Despite international condemnation over its growing increase of human rights abuses, Saudi Arabia continues to act with impunity. So says analyst Na’eem Jeenah from the Afro-Middle East Centre, in the wake of reports that the Saudi Kingdom plans to execute three prominent moderate Saudi scholars. According to the Middle East Eye, Sheikh Salman al-Odah, Shaykh Awad al-Qarni and Shaykh Ali al-Omari, are being held on multiple charges of “terrorism” and will be sentenced to death after Ramadan.
The most influential of the three is Sheikh Salman al-Odah, an internationally renowned alim and writer. Shaykh Awad al-Qarni is also an academic and author and Shaykh Ali al-Omari has made his mark in broadcasting. The three scholars have massive followers online, with Al-Odah’s Twitter account in excess of 13 million followers alone.
As high-profile figures, they are seen to be political dissents given their critique of the Saudi government.
In May 2017, Saudi Arabia, United Arab Emirates (UAE), Bahrain and Egypt severed diplomatic ties with Qatar and imposed a land, air and sea blockade. On September 9 2017, Shaykh Al-Odah posted a tweet saying: “May God harmonise between their hearts for the good of their people” – a cryptic tweet but one which observers viewed as a call for the reconciliation between the Gulf countries.
“Sheikh Salman al-Odah was difficult to put in a pigeonhole. He seems to be the kind of scholar that is guided by his conscience rather than what anyone else wants him to say. For the Saudis, this is a huge problem,” says Jeenah.
Shaykh al-Qarni, like al-Odah, was a huge critic of the Saudi led blockade on Qatar.
Shaykh al-Omari is considered a huge advocate of women’s rights and has been a campaigner against Muslim extremism.
The scholars were arrested in September 2017 and have been held in detention since then.
“Their concern was that there are families are based in both Qatar and Saudi Arabia and that there should be unity. They didn’t say anything political. But these days, even mentioning the name Qatar can get you locked up,” says Jeenah.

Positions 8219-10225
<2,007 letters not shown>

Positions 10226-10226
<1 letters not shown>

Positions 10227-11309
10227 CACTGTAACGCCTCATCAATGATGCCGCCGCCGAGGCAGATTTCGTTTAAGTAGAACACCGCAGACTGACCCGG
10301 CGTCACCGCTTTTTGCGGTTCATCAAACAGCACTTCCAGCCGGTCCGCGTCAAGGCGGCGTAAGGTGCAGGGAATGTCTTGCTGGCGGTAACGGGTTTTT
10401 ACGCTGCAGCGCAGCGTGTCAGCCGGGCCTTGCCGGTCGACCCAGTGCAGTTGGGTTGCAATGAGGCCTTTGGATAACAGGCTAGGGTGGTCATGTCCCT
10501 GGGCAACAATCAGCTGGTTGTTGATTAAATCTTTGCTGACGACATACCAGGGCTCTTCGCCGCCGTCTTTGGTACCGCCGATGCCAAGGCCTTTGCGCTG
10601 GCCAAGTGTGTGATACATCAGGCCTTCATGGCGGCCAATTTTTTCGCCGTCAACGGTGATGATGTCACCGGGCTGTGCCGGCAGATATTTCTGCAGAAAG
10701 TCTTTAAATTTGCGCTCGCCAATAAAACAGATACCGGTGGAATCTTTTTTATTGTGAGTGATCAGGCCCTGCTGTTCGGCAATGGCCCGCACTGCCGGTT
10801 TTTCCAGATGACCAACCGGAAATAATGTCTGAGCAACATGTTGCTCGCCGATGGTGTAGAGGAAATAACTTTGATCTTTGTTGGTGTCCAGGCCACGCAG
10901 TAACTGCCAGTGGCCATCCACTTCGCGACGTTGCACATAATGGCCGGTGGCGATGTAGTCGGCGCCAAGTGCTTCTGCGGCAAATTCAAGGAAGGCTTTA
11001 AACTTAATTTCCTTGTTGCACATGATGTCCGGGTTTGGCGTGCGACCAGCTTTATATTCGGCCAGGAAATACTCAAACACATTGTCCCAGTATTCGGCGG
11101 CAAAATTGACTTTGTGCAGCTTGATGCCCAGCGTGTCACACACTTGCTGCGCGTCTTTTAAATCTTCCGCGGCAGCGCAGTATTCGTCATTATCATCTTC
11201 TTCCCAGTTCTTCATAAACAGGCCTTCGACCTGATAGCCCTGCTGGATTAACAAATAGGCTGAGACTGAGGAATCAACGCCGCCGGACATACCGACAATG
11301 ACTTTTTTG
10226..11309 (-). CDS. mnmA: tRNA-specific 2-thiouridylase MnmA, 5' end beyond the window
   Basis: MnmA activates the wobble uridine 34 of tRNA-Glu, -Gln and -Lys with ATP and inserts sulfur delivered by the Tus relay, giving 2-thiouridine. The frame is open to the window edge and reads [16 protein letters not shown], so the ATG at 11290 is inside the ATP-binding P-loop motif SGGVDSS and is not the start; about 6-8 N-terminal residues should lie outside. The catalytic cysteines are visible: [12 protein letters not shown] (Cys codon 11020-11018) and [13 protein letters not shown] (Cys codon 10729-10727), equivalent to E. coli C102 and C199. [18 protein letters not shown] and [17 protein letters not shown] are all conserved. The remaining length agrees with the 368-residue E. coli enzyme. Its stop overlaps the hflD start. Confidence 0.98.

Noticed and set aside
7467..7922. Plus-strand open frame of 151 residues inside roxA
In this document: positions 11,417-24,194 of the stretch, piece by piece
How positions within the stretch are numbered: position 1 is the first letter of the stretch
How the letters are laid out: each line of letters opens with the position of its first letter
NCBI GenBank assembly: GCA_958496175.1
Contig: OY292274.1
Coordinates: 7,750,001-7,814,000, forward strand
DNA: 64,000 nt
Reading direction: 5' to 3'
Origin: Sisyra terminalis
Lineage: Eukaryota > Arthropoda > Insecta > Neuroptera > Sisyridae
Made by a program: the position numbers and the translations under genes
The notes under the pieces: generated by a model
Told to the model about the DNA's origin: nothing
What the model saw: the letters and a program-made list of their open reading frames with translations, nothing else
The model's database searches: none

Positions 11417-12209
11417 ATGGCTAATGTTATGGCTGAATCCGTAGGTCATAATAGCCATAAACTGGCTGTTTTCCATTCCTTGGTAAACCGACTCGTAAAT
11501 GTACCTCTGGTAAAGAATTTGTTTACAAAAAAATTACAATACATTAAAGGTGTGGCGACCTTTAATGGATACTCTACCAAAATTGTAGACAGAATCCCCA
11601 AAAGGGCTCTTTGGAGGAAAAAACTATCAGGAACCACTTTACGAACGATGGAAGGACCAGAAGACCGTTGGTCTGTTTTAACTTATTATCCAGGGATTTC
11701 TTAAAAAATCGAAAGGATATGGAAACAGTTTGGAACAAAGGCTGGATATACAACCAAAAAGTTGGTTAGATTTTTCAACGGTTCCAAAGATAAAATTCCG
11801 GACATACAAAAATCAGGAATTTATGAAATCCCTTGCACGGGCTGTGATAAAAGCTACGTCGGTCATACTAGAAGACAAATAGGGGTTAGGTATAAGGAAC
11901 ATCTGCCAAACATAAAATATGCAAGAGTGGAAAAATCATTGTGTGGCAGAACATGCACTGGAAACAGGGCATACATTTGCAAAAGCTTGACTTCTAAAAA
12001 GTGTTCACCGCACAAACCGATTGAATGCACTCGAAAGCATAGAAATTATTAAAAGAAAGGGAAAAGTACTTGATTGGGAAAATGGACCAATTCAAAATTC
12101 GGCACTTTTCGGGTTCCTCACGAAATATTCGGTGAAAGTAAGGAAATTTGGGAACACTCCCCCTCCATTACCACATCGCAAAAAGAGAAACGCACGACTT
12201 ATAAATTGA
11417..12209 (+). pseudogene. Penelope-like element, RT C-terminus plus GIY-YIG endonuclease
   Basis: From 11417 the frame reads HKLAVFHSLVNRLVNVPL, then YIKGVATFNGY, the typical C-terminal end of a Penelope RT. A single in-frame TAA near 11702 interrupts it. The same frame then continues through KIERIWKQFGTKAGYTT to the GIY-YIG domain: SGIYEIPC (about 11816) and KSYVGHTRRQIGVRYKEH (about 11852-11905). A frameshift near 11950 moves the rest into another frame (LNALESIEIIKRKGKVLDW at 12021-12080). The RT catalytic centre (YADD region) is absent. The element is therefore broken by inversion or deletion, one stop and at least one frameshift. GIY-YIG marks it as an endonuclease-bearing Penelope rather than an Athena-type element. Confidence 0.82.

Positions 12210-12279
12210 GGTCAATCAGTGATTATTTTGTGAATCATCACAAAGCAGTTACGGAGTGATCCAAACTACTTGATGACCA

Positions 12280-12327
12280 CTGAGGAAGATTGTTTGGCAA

Saudi detainees, in most cases, do not have the right to legal representation and often do not know what they are being charged for.
“Subsequently, when Salman Al-Odah appeared in court, he was accused by the special prosecutor of 37 charges of terrorism. The excuse [by the prosecutors] was the tweet but they made references to terrorist organisations and accusations of exposing injustices against businesses and expressing cynicism of the government’s achievements. He was also accused of being related to the Qatari royal family. So on this basis, he was sentenced to be executed,” Jeenah explains.
Many political commentators have argued that the Saudi regime has been emboldened by the position of US president Donald Trump. Following the brutal death of prominent Saudi journalist Jamal Khashoggi in a Saudi embassy in Istanbul in October year, President Trump has refused to entertain allegations that Saudi Prince Muhammad Bin Salman was involved in the murder. Trump has publicly supported MBS, despite a CIA assessment that he ordered the killing of Khashoggi and pleas from US senators to condemn the kingdom’s de-facto ruler.
In an action condemned by the United Nations and human rights groups as a flagrant violation of international law, Saudi Arabia beheaded 37 people last month for terrorism-related crimes, amongst them a teenager.
“Last month’s public beheading didn’t evoke the outrage around the world, that one would think it would evoke. Imagine if Abubakr Al Baghdadi’s men had beheaded these people? But this is the Saudi Kingdom and it’s a sovereign state…so its not a big deal. Clearly for the Saudis this was an indication that within the current climate, it can do whatever it likes.”
According to political analyst Lubna Nadvi, the Saudi government does not have a culture of allowing citizens to be critical of its policies or actions.
“Across the Middle East, there are conservative societies where speaking out is considered unacceptable. But the Saudi government has become extreme,” she said.
“The fact that the Saudi government has chosen to arrest, detain and kill people publicly, it is showing it wants to threaten others who might dare to speak up against them.”
This possible execution of these three scholars has elicited condemnation from Human Rights Watch (HRW), Reprieve and Amnesty International, but whether it will have any impact is uncertain. Jeenah says despite Saudi Arabia being a member of the UN Human Rights Council, it continues to act with impunity.
“Where is the huge outrage? There’s always a few noisy people on the side-lines, but that too will pass soon.”
Listen to the interview here:
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